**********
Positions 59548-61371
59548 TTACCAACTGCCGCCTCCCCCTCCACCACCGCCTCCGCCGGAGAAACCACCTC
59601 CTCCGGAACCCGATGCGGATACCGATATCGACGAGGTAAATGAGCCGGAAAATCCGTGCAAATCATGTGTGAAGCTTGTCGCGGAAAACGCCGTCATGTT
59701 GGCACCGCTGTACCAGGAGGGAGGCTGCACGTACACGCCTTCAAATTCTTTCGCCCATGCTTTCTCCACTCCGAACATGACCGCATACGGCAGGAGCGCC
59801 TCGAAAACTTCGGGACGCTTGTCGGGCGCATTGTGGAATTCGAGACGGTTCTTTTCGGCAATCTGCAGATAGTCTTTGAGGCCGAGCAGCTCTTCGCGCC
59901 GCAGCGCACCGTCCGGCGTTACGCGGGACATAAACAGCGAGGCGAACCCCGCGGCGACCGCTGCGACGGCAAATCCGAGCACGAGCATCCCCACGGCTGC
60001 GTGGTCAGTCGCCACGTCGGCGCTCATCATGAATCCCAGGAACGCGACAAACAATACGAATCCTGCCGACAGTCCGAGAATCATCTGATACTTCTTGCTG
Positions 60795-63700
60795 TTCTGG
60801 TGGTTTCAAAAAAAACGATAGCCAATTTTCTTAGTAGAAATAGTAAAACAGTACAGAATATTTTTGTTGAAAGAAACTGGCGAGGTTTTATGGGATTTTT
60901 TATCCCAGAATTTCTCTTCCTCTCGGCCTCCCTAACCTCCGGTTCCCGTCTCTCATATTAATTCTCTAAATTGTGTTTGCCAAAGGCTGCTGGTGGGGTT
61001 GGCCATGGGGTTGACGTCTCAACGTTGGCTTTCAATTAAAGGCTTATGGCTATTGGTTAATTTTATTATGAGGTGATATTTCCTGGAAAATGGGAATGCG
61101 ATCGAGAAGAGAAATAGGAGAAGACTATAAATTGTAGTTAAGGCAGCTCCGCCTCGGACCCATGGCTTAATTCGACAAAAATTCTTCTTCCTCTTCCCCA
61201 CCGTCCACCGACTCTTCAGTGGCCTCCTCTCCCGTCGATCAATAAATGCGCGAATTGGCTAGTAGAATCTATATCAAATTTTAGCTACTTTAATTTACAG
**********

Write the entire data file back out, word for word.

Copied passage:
Positions 59548-61371
59548 TTACCAACTGCCGCCTCCCCCTCCACCACCGCCTCCGCCGGAGAAACCACCTC
59601 CTCCGGAACCCGATGCGGATACCGATATCGACGAGGTAAATGAGCCGGAAAATCCGTGCAAATCATGTGTGAAGCTTGTCGCGGAAAACGCCGTCATGTT
59701 GGCACCGCTGTACCAGGAGGGAGGCTGCACGTACACGCCTTCAAATTCTTTCGCCCATGCTTTCTCCACTCCGAACATGACCGCATACGGCAGGAGCGCC
59801 TCGAAAACTTCGGGACGCTTGTCGGGCGCATTGTGGAATTCGAGACGGTTCTTTTCGGCAATCTGCAGATAGTCTTTGAGGCCGAGCAGCTCTTCGCGCC
59901 GCAGCGCACCGTCCGGCGTTACGCGGGACATAAACAGCGAGGCGAACCCCGCGGCGACCGCTGCGACGGCAAATCCGAGCACGAGCATCCCCACGGCTGC
60001 GTGGTCAGTCGCCACGTCGGCGCTCATCATGAATCCCAGGAACGCGACAAACAATACGAATCCTGCCGACAGTCCGAGAATCATCTGATACTTCTTGCTG
Positions 60795-63700
60795 TTCTGG
60801 TGGTTTCAAAAAAAACGATAGCCAATTTTCTTAGTAGAAATAGTAAAACAGTACAGAATATTTTTGTTGAAAGAAACTGGCGAGGTTTTATGGGATTTTT
60901 TATCCCAGAATTTCTCTTCCTCTCGGCCTCCCTAACCTCCGGTTCCCGTCTCTCATATTAATTCTCTAAATTGTGTTTGCCAAAGGCTGCTGGTGGGGTT
61001 GGCCATGGGGTTGACGTCTCAACGTTGGCTTTCAATTAAAGGCTTATGGCTATTGGTTAATTTTATTATGAGGTGATATTTCCTGGAAAATGGGAATGCG
61101 ATCGAGAAGAGAAATAGGAGAAGACTATAAATTGTAGTTAAGGCAGCTCCGCCTCGGACCCATGGCTTAATTCGACAAAAATTCTTCTTCCTCTTCCCCA
61201 CCGTCCACCGACTCTTCAGTGGCCTCCTCTCCCGTCGATCAATAAATGCGCGAATTGGCTAGTAGAATCTATATCAAATTTTAGCTACTTTAATTTACAG